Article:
Monday, October 28, 2013

The Winds of Change

In my last post, I warned you about my big thoughts that turn into ideas, which sometimes get messy. As I analyze the writing books I’ve been reading, it occurs to me that storytelling revolves around change. Yeah, I know that is probably a very elemental idea that surprises no one. I mean, without change, it remains status quo, stagnation, static. Nothing interesting or worthy of writing about. But what is it about change that intrigues us humans?

It has been my personal experience—and my observation of others—that we ultimately don’t like change. Yet we all desire it on some level. I think we would all like to be improved in some way. Yes, I know the mantras, ‘Love yourself as you are’, ‘It’s all about self-acceptance’, “Live in the here and now’. And yet why do we even have to be reminded of those axioms? Because we inherently desire change. We want better, or at least we want different. Unfortunately, it usually requires that the discomfort of status quo becomes more uncomfortable than the what it takes to change.

Stories revolve around change. Good stories revolve around BIG change. Why is big change so riveting? I think it’s like that strong impulse to gawk at a horrible accident as we pass by. We shudder to imagine being the one with such misfortune. It makes us uncomfortable, but for a moment, we consider how changed out little cosmos would be if it were us. Stories are like that, though not always with such morbid overtones.

Chinese Symbol for Change
Think about the big changes in your own life, the positive ones and those that left you bereft. What upheaval did it trigger? Was it a planned change, or one of happenstance? How long did it take to recover, so to speak, or do you still feel the reverberations of that change? Did it change just your circumstances, or did it change you?

This brings me to the point I’ve been thinking on a lot. Do people change? In the books I’ve been reading on the craft of storytelling, the character arc is intrinsic to the story. Some characters change minimally if at all, but they at least incite change in other characters. We want to see characters grow, learn lessons, and to change. We want them to do what we find so difficult. We are fascinated with the process, so fascinated that we don’t want them to change easily. We want a character to overcome big hurdles, either physically or emotionally. But that’s all good and fine in a made up story. We want to believe that people change, but in real life, do we really change? Is this question the reason why we are so taken in by watching characters change, because we are so stuck in our same old stuff?

Don’t get me wrong, I have witnessed some remarkable ‘changes’ in some individuals, that is to say, they have modified their behaviors and outlook if compelled, or even impelled by some internal motivation. But does our core self, that part of us that is formed into 'us' at a very early age, actually change? We may successfully overcome some weakness, but when put to the testusually by something that hits us out of the bluedon’t we still struggle with that weakness? When it comes to stories or real life, is ‘change’ just a matter of modified behaviors? I think perhaps trauma may change a person—rewire their core, but it seems that such a trauma would have to be severe. On the other hand, could something on the opposite end of the scale—some kind of an amazing positive event—likewise have the capacity to change a person’s core?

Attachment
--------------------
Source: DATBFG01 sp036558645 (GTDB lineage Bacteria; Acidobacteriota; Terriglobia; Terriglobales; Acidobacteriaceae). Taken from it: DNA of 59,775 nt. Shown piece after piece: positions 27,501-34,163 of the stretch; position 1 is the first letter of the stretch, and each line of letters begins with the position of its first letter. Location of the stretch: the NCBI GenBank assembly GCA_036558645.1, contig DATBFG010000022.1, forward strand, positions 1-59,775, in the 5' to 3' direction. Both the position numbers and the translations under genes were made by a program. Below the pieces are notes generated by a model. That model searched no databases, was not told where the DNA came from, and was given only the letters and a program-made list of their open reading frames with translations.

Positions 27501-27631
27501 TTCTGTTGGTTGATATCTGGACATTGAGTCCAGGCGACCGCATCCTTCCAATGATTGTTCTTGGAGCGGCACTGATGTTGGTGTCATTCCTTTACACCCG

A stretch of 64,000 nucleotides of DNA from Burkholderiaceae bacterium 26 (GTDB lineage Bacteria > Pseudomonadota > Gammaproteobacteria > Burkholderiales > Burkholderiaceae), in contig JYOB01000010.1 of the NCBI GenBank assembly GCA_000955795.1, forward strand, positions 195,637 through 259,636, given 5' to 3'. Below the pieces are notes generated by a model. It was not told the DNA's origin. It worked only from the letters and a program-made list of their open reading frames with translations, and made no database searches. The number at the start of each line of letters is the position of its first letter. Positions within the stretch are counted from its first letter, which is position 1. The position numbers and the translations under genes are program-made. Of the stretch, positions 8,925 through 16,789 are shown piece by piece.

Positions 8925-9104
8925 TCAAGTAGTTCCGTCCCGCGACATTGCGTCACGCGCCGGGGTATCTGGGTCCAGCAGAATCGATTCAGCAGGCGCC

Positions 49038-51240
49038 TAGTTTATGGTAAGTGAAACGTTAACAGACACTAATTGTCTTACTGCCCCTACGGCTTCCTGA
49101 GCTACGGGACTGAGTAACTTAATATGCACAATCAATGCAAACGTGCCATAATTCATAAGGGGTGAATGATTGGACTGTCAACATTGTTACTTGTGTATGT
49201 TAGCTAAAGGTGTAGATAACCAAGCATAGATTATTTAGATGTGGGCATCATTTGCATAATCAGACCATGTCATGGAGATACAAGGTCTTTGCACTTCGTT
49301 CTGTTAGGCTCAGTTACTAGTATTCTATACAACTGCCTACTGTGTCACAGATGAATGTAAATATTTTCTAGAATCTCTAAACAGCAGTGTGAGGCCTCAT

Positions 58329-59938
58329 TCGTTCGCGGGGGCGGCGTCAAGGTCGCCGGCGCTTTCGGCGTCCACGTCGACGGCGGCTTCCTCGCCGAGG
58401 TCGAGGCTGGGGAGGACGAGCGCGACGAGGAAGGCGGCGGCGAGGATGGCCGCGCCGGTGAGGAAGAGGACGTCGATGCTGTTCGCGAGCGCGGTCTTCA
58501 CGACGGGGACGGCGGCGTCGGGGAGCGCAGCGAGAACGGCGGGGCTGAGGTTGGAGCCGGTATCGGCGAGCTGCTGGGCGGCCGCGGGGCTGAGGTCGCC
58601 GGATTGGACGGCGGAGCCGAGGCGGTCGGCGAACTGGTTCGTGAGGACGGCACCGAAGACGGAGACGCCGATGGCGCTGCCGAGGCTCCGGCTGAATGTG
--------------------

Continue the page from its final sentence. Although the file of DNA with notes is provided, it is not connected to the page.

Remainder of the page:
Not that the 'truth' regarding the matter of change is intrinsic to how my new story will develop. In stories, it’s all about illusion. I will put my characters through changes. Perhaps some will have their core altered, or some will simply modify behaviors—after all, sometimes, that’s as good as it gets. 

Tuesday, October 22, 2013

Blank Pages

It may come as no surprise to some of my readers that I was largely uneducated regarding story structure while writing my first four novels. If I hit on what looks like a preplotted story arc, I attribute it to intuition or gut feeling about how my stories should develop. Now that I have my recent works and also my backlist published, I’m thinking a lot more about how to develop a story—a new story.

I’ve been reading writing blogs long enough to come across a lot of terminology on storytelling. Character archetypes, character arcs, the three act structure, inciting incidents, building tension, climaxes, and the list goes on. Generally, I love reading how-to guides. I am a do-it-yourselfer from way back. But I want to know more than simply the mechanics of something—I crave knowledge of principles, those amazing gems of information that can be applied to so many endeavors.

A while back, I purchased a few books on writing. For a beginner writer, The First Five Pages by Noah Lukeman helped me clean up my writing, back when I was primarily interested in snagging an agent. I also enjoyed Writing the Breakout Novel by Donald Maass. But the idea of constructing a story—well, I had stories and they were already pretty well formed, so I put the other books, Save the Cat by Blake Snyder and The Writer’s Journey by Christopher Volger on the shelf. They seemed like heavier reading that I would eventually get around to.

In fact, I have finally gotten around to reading them, but with a very specific purpose—I have a few characters with some interesting history, but I have no story. I mean, I know there’s a story to be told about a young man whose mother is delusional—she believes her son is blind. But how to write it! I may be as delusional as my character to think I can pull this one off, but still ... Hmm … this story could take a while … so, I thought I’d work out my process of discovery here on my blog and make this space earn its keep. Unless of course I get sidetracked with something else … Be warned, I sometimes get big ideas, and they often get messy. Now, if I can just avoid Exploding Head Syndrome!